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London - At the end of the day, all things considered, it has to be said we do waffle on a bit.
In fact, the average adult wastes 1.7 million words over a lifetime while struggling to make a point, according to a study.
It found that we litter our sentences with around 60 meaningless words every day to give ourselves time to think.
Common verbiage includes “like”, “um” and “you know”, and the study found the words “probably”, “possibly” and “basically” are wrongly used seven to nine times a day.
Unsurprisingly, most waffle is reserved for when we are at work, where many are more likely to say “could we consider other options?” than “I don’t like your idea”, or “it is okay” instead of “I am really disappointed”.
Three quarters of the 1,002 people surveyed admitted that they say “maybe” when they mean “no” in an attempt to avoid confrontation with colleagues and strangers. Almost a third try to sidestep arguments by using the phrase “I kind of agree” when they really mean “I do not agree at all”.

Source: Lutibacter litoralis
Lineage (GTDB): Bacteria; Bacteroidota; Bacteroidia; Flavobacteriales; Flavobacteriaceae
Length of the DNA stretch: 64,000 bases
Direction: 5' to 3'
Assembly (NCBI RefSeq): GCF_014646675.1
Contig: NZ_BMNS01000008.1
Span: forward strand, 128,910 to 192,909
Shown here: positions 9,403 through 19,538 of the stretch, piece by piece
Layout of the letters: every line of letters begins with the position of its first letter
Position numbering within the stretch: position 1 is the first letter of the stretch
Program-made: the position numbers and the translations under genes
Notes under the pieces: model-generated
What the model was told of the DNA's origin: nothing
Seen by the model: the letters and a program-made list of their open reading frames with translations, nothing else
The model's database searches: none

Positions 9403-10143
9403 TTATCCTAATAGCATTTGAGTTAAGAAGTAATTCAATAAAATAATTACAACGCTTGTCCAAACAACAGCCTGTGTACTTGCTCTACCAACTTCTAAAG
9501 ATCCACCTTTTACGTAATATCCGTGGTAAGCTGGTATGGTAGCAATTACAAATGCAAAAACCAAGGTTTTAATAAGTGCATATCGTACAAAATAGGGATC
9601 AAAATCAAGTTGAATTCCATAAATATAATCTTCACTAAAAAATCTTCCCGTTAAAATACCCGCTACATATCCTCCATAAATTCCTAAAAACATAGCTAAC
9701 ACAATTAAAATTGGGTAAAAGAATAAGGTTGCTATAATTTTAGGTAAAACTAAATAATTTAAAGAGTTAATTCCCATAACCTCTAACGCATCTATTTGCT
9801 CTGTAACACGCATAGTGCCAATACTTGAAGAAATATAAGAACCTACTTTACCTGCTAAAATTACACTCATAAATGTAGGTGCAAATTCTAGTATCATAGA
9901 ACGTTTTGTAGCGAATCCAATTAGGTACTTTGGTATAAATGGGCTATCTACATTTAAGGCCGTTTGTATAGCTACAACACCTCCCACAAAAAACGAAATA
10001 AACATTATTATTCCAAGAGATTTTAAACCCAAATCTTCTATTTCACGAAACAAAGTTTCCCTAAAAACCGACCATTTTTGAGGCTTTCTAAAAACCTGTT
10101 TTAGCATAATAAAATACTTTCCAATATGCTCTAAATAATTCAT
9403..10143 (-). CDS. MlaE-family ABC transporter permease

And 64 percent always say “I’m fine” when asked how they are when “I’m not okay – stop asking” would be a more honest answer.
However, the study found our sentences tend to be shorter when around friends and family, with 91 percent saying they are more honest about their feelings in the company of those they know well.
Busy Londoners and those aged over 55 are least wasteful with their words, while those aged 35 to 44 let them flow most freely.
A total of 46 percent of those surveyed by the New York Bakery Co said they wished they were more straight-talking.
The company’s Simon Foster said: “Brits often beat around the bush when making a point.” - Daily Mail